What people think of the dead has much to do with how they died, and the anonymity of the Internet lets folks say exactly what they think.
Even before the coroner's office released their names, Jason Saradeth and Erjude Juanatas-Ventura were being praised and mourned by friends and slammed by strangers. Saradeth, 23, and Juanatas-Ventura, 22, died when their motorcycles sped at more than 80 mph into a retaining wall near the Port of Oakland on August 9. Police called it a drag race the pair had just left a Fremont meet. Accusing cops of a cover-up, insiders on the Bay Area Riders Forum insisted that the pair weren't racing but fleeing a police car.
In any case, they were speeding. Two other riders were injured. And the online comments hit flashpoint instantly. "Darwinism in action," quipped hecanfoos at SFGate. "THEY PUT OTHER PEOPLES' LIVES AT RISK," mupditt added. "The people on here getting hippy-dippy about what they could have possibly contributed to society ... please. Perhaps if they had not killed themselves first their contribution to society would have been running down some grandma."
"Jason Saradeth was an Angel," Maria posted at a Topix forum. "His death has took my breath away." At the memorial MySpace page that quickly popped up, the comments were mostly laudatory, if somewhat indecipherable. People posted photos Saradeth flashes a wry smile, cigarette in one casual, luxuriously long-fingered hand; Juanatas-Ventura stands ramrod-straight in snow-white shirt and pinstriped suit, gazing solemnly under lush eyebrows.
"J," a friend wrote on Topix. "I KNOW YOU'RE ON A LONG VACATION ... if your reading this while i type, i hope you're still smiling 'cause that smiling is all we saw bro. Ima miss you. ... When i Ride, You're going to be next to me showing me some moves. See ya when its my time playboy. Holla."
Meanwhile, at a racing-bike site, a rider calling himself SportFighter demanded: "Am I the only one who doesn't feel sorry for these tools?!"
Bay Area Riders Forum hosted mixed reviews: "If I'm riding like a shithead and die running from the cops, then I would have indeed gotten what I deserve," one proclaimed. Brown81 defended the pair's impulse to speed: "If you have done none of these things than you are not a man. PERIOD. It's just not possible." Squidly McSmearstain, however, begged to differ: "To the families of the deceased and injured I offer my sincerest condolences. To the 'tard riders, I shake my head in dismay."
It takes a pillage: A two-hundred-strong mob swarmed kicking and tearing into Hayward's Southland Mall on August 18, upturning displays at Macy's and snatching items off racks. Terrifying hundreds of shoppers, the mob swept in and, as some sixty police converged, swept out. None were arrested. "Our first priority is public safety and restoring order," Hayward Police Lieutenant Reid Lindblom says. "When a mob mentality sets in and you've got an unruly group, you try to limit access to that area and ask people to leave. You give them an escape route and you move 'em out. You're probably outnumbered."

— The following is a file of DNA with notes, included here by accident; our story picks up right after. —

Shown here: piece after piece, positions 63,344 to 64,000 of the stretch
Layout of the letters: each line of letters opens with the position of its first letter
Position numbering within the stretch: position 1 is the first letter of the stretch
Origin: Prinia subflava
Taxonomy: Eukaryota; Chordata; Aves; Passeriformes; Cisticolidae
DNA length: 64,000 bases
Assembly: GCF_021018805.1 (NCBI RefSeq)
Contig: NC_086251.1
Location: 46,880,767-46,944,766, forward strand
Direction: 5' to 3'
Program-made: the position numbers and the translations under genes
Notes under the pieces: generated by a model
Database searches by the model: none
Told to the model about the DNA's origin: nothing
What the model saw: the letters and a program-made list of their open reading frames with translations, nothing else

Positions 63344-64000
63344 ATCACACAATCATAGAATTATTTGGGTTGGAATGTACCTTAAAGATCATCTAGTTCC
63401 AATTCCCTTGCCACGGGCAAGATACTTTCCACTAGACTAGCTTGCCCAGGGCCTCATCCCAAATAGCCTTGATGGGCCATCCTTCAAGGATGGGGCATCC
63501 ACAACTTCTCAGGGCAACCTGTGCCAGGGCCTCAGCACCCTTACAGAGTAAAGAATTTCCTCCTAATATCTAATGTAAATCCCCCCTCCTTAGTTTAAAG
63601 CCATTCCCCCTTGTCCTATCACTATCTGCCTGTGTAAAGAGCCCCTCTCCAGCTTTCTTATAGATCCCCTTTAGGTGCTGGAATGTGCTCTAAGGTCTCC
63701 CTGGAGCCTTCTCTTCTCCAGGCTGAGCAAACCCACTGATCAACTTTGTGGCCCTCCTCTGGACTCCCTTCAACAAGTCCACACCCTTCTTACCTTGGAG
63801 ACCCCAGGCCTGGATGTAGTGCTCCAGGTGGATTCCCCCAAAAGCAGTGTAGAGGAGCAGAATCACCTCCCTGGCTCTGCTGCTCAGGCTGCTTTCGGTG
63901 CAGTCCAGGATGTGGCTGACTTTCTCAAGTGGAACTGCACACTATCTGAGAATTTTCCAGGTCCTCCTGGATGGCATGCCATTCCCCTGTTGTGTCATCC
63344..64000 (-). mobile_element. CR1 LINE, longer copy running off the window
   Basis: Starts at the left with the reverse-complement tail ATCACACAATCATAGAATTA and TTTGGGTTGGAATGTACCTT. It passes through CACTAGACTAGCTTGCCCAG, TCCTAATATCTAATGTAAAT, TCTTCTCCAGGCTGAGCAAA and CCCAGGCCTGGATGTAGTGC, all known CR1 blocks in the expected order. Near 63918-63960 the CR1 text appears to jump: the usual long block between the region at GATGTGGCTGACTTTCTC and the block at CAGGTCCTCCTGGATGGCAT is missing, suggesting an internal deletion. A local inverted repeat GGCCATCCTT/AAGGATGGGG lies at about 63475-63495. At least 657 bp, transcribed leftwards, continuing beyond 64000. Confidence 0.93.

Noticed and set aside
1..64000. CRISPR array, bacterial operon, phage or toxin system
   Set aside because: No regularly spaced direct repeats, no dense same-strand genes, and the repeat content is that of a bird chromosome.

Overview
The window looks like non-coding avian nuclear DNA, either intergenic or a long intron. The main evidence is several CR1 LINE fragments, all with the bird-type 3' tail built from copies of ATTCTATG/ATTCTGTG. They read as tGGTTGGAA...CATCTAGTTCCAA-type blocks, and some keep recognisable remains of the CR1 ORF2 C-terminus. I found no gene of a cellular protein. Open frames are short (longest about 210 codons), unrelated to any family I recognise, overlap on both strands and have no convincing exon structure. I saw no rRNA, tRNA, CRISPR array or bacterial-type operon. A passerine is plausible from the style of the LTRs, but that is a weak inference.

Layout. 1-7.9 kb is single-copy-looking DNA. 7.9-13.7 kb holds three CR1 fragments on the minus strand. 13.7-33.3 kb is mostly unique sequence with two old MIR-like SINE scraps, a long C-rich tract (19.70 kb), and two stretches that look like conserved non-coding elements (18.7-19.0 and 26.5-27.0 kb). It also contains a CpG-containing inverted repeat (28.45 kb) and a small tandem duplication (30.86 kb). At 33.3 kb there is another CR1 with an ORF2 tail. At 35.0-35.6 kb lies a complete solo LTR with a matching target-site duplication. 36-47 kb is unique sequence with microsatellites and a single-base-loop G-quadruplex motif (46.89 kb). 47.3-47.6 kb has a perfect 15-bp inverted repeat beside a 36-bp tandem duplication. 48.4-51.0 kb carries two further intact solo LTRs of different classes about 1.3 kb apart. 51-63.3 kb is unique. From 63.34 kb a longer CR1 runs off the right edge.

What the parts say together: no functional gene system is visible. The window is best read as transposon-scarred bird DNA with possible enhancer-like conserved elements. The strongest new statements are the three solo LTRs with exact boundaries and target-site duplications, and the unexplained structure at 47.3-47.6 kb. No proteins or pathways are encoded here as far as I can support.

Cartographic violence: Updated daily, stunning but scary, a brand-new interactive map at Oakland.crimespotting.org lets you view crimes by locale and type. Its three creators at San Francisco's Stamen Design built and run it for free. Michal Migurski lives near Lake Merritt, where, he says, "last winter there was a palpable sense of rising crime." It struck him that "if you hear sirens in your neighborhood, you should know why." Migurski, Eric Rodenbeck, and Tom Carden investigated the sparse local crime-search resources. "Their overall message," Rodenbeck says, "is: Go away." Just in time for a homicide spike, the map launched this month as a public service, Rodenbeck says. It offers "live information that you can look at it ways that are simple and meaningful to you. It gives the community a picture of itself, so that you can start your own conversations" about crime. "Ideally, it would be great to get calls from the mayors of nearby cities" requesting, say, maps for Berkeley or Emeryville. While creating the map, Migurski was mugged: "It was one of those simulated-weapon-give-us-all-your-money things. They got away with four dollars and a cell phone."
Take, take, take: A slender young woman wearing large black sunglasses robbed Berkeley's downtown Mechanics Bank of $4,800 on August 14. The same day, an apparent epicurean swiped wine and cheese from the Berkeley Bowl. Two hours hence at the Bowl, someone swiped fish. A less picky eater nabbed five frankfurters from Berkeley's Touchless Carwash. And someone swiped the cremains of two small pets from Walnut Creek's Ygnacio Animal Hospital on August 10. Further mayhem unfolded in the WC when a white Chevy Impala drove backward down Locust Street on August 11. After nearly hitting pedestrians, it stopped. Its occupants emerged and, according to the police report, "walked into Mr. Lucky's." That's a bar. The question is: Did they walk into it backwards and order akdov dna reeb?
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